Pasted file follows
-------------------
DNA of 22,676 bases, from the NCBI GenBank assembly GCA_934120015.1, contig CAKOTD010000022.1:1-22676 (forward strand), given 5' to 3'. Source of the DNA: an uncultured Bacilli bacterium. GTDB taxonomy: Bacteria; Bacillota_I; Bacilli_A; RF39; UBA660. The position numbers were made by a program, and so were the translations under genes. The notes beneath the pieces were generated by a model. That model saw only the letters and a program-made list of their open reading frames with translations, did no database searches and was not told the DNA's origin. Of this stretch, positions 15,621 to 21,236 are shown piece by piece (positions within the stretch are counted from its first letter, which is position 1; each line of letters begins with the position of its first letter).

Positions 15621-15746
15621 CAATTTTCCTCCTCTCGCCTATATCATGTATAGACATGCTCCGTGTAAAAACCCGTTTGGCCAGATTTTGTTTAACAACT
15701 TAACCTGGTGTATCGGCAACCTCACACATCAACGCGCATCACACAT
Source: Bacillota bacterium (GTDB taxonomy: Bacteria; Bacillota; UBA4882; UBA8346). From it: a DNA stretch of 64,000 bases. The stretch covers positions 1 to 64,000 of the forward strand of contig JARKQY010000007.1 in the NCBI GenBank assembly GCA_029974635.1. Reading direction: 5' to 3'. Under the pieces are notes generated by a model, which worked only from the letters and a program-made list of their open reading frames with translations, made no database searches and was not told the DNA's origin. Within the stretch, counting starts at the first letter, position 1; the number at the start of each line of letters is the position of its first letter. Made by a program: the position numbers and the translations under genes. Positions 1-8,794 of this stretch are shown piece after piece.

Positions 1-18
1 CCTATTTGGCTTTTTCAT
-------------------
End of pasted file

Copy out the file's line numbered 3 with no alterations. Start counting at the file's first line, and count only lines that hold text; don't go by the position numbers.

15621 CAATTTTCCTCCTCTCGCCTATATCATGTATAGACATGCTCCGTGTAAAAACCCGTTTGGCCAGATTTTGTTTAACAACT